AC is created by an AC electric generator, which determines the frequency. What is special about AC electricity is that the voltage in can be readily changed, thus making it more suitable for long-distance transmission than DC electricity. But also, AC can employ capacitors and inductors in electronic circuitry, allowing for a wide range of applications.


In a direct-current system, it's easy to determine voltage because it is nonvarying or varies slowly over time. You can simply make a measurement with a DC voltmeter. But in an AC circuit, the voltage is constantly changing.

Electrical engineers state the voltage of an AC sine wave as the RMS (root-mean-square), a value equal to the peak value of the sine wave divided by the square root of two, which is approximately 1.414. If you know the RMS voltage, you can multiply it by the square root of two to calculate the peak voltage of the curve. If you were to power a light bulb from 120V(RMS) AC, you would get the same amount of light from the bulb as you would by powering it from 120V DC. Yet another device uses electromagnetic induction: the transformer.

Just as an iron core improves the inductance of a coil, it has the same positive effect in a transformer, and most power transformers are wound on iron cores.

In order to understand how electricity is created and works it is necessary to look at how all matter is structured. All matter is made up of molecules that have a certain number of atoms, for example one molecule of water is made up of two atoms of hydrogen and one of oxygen giving a symbol of H 2 O. All other matter also has a symbol like this and is made up of atoms.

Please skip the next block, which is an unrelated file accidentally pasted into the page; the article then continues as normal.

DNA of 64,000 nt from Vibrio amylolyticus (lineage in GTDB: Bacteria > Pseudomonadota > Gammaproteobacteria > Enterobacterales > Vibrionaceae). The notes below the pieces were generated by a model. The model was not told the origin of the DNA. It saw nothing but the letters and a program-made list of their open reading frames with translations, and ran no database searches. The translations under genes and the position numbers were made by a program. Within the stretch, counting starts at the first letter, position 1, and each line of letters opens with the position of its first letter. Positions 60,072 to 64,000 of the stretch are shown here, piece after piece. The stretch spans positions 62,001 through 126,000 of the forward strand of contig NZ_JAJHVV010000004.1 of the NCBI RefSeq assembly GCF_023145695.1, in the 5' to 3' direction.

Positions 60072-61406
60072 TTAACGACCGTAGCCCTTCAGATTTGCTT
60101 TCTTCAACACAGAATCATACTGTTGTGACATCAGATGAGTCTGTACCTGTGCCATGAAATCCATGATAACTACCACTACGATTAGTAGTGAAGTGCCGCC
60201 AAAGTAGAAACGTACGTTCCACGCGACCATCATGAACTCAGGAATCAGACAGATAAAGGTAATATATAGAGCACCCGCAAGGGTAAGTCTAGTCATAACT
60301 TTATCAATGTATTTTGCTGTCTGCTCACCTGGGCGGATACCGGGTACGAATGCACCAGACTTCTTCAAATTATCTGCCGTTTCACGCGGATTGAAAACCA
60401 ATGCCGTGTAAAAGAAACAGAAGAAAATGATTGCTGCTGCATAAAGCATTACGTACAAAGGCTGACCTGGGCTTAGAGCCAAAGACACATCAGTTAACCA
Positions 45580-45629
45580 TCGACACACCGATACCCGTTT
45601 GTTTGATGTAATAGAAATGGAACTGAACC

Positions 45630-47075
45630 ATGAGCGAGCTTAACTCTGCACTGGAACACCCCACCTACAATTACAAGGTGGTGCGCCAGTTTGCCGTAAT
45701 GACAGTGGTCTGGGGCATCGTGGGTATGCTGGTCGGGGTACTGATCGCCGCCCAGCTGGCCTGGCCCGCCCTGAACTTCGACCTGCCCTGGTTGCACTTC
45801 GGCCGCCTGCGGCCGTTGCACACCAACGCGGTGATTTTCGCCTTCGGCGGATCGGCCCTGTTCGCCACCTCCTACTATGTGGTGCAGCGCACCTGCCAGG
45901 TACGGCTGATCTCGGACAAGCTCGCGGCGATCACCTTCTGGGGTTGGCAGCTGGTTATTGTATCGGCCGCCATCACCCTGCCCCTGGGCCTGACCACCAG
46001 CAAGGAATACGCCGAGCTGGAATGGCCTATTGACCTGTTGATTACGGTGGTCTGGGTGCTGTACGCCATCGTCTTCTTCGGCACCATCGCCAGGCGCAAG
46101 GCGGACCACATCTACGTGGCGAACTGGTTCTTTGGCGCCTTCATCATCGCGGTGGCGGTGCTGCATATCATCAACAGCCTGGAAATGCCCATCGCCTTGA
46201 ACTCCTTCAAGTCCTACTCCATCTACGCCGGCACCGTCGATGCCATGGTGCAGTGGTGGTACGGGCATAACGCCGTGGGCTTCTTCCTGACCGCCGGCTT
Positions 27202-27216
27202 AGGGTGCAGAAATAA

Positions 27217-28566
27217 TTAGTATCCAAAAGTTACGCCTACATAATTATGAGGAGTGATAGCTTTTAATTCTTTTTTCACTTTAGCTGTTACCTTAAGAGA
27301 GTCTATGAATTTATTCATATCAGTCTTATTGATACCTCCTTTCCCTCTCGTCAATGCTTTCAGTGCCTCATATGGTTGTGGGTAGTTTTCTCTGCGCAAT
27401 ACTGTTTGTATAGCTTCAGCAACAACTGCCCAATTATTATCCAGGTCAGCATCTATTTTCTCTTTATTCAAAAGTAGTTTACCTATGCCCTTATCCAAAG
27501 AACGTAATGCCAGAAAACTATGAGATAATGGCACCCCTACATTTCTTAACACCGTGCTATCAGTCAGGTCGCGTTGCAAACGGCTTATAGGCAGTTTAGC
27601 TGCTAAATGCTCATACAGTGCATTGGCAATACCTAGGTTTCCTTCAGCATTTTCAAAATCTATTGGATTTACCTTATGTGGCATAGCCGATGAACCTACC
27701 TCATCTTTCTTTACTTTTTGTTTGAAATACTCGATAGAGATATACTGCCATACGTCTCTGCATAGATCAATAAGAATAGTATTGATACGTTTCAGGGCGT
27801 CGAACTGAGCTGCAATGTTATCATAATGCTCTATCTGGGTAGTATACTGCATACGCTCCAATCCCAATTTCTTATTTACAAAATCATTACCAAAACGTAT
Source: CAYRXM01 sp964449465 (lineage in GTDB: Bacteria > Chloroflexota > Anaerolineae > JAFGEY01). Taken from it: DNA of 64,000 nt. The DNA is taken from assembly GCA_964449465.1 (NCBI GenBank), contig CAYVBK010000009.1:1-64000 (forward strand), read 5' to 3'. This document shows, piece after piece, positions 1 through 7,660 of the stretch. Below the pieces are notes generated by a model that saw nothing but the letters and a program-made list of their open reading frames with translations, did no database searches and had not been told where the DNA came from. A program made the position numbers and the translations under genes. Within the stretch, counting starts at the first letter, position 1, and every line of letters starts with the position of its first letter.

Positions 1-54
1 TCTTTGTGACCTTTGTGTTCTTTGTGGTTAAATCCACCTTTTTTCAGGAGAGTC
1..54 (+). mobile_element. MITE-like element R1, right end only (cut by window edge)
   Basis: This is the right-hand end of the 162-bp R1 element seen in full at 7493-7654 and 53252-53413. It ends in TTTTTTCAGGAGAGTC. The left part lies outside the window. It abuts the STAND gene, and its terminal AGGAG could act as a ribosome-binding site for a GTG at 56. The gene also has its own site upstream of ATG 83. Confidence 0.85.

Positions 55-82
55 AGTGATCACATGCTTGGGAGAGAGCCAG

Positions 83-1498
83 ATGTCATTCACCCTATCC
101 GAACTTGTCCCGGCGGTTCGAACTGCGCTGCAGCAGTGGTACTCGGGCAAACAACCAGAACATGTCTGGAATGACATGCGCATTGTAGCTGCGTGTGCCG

To be able to understand electricity however, the atom must be broken down even further into a nucleus, electrons and protons. The nucleus is made up of positively charged protons and neutrally charged neutrons that generally balance the number of negatively charged electrons,which are moving around the nucleus in a similar manner to the planets circling the sun.

The outer ring of electrons is called the Valency Shell and the electrons contained in this ring are called Valence Electrons. These are the electrons which are knocked or forced out to form a flow of electricity. If one or more electrons are moved out of the the atom it will leave the atom with more protons than electrons, which means that the atom will be positively charged.


  • One rule that is very prevalent in all forms of electricity, and also magnetism, is that like charges, or poles, repel and unlike charges, poles, will attract. This means that a positively charged object will attract a negatively charged one, but if both charges are the same then they will repel each other.